When you look at male/female rape too, a lot of the time it's about power and not about sex. Many men who do this to women could have voluntary sexual partners, they could pay for it if they had to, but that doesn't satisfy the need for total control over another, or the enjoyment of violence.

I've looked at this psychological issue before and used the Nazis as an example when describing it. In WW2 hundreds of thousands of men became monsters, seeing their "enemy" as sub-human. Not even their enemy in fact, just those they were given complete control over. Those who did such despicable things weren't like that before they became a soldier, they were encouraged into it through authority or peer pressure, they had a need to follow instruction and just be one of the group.

Then there's that study carried out in the 70's at an American university where a psychology professor split student volunteers into prisoners and guards, and quickly saw those with unaccountable power become sadists. It was a shocking experiment that gained a lot of attention for the extremes of what happened to normal and intelligent young people.

We've seen the same thing with American troops in Iraq, and even those involved couldn't explain their actions properly.

There was another recent example carried out by Derren Brown (UK Illusionist, or "mentalist" for want of a better word) where he had volunteers electrocuting someone in another room under instruction from someone in a white lab coat. The presence of an authority figure telling them what to do almost absolved them of personal morals and responsibility. Of course they weren't really electrocuting anyone, they could just hear an actor screaming, but most of them kept increasing the power under instruction without questioning it, even well beyond the point of it being lethal.

I think there are two types of people in this regard - those who absolutely refuse to abandon their own morals and Humanity, and those who have an innate weakness which makes them prone to sadism. It could just be about control and the eagerness to follow instructions, but I think there is a personality problem here. I think wanting to belong to a group or feeling personally weak is at the core of it.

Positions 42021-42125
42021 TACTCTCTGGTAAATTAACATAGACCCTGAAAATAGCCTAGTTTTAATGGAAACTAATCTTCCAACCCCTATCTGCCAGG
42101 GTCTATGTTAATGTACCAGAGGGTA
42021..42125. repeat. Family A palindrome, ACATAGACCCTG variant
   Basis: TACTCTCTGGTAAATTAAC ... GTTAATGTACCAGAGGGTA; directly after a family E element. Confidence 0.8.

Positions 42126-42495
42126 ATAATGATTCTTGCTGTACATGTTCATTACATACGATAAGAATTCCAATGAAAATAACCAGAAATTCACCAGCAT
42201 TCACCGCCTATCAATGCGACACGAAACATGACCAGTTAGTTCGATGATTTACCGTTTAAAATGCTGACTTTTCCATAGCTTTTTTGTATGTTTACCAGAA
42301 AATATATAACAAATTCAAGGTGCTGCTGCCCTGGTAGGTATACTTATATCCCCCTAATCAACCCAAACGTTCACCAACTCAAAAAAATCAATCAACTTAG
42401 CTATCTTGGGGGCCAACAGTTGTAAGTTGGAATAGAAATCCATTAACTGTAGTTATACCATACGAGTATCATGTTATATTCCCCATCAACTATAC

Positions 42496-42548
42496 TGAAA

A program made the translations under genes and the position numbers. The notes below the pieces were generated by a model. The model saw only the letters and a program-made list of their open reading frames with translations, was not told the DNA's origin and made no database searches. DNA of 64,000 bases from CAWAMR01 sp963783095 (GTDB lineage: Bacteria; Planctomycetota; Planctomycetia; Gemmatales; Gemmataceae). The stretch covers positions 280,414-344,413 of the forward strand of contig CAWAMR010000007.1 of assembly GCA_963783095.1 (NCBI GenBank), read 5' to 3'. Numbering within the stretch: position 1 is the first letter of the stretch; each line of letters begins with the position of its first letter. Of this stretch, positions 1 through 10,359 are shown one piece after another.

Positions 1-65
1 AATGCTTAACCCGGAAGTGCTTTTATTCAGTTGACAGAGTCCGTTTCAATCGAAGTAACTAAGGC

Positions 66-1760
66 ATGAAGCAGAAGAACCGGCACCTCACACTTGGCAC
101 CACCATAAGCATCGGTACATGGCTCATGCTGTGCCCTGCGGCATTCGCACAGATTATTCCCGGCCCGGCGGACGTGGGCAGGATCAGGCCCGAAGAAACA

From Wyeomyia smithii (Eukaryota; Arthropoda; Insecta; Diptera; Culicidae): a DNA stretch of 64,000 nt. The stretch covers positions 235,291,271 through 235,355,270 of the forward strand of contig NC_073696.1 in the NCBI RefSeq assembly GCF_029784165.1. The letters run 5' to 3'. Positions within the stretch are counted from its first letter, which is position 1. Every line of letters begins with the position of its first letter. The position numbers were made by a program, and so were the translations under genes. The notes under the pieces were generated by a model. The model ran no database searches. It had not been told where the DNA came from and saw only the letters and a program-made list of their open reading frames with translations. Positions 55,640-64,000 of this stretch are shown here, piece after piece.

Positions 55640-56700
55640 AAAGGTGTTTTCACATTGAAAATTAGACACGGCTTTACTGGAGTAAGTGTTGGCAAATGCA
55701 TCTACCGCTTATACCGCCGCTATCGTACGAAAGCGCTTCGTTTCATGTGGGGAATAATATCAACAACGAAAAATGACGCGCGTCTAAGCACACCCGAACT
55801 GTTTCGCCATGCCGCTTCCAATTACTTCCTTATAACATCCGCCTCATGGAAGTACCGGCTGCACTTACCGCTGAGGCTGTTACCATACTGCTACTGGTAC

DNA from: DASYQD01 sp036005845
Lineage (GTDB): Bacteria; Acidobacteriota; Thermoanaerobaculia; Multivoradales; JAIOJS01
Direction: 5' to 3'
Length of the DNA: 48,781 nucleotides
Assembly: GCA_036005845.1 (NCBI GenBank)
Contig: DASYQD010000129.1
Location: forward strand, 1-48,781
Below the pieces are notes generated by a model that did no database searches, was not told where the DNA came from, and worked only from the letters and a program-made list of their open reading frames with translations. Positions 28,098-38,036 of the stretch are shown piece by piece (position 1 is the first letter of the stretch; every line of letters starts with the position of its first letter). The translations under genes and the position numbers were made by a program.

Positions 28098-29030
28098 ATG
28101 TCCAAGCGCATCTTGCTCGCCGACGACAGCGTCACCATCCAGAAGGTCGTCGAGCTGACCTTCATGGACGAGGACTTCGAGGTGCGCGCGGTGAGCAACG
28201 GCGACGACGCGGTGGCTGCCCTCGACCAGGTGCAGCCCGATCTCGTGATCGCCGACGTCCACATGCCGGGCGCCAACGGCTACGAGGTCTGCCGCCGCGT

I know for a fact that I would not act in such a way. I can say that with 100% certainty, but I know there must be a lot of others who are weaker mentally and morally.

I think another related psychological example is those who act first in an emergency. We've probably all seen examples of it, and there is a name for the process too, but when you have a group of people and something happens, often it'll take someone to react before others then get involved.

There's a few YouTube videos out there that show this. Like CCTV from subway systems when someone falls on the tracks. The platform could be filled with people, but there's often a pause, and then one strong-willed person acts, and suddenly others join in to act too. It's almost like they need permission or someone to follow to tell them that it's right and proper to do something.

Either way, I think this is a specific psychological and behavioral issue related to weakness of morality, and I think it's found in many people to a certain degree. Those who are more willing to speak up and risk being ostracized from a group about something they know is wrong will not likely ever act in such a sadistic way, while those who would "not get involved" or just follow orders are probably more prone to becoming a psychopath.

I don't know if there is a link, but I imagine that most members here would be on the right side of this, because we question. We're not afraid to be different and step out of the bounds of what "the masses" say and do. I believe those with a sense of individuality and a questioning mind are more secure.

I guess you can tell that Human behavior and psychology are a slight interest of mine.

posted on Jun, 15 2013 @ 04:29 AM

Originally posted by Wertdagf
reply to post by halfoldman

I'd think rape claims would be the only way to avoid death if caught in a homosexual act in that culture.

This is also a very good point. In a lot of these cultures homosexuality is a criminal offense and the punishment is harsh, a lot of these cases could be false claims in an effort of self defense.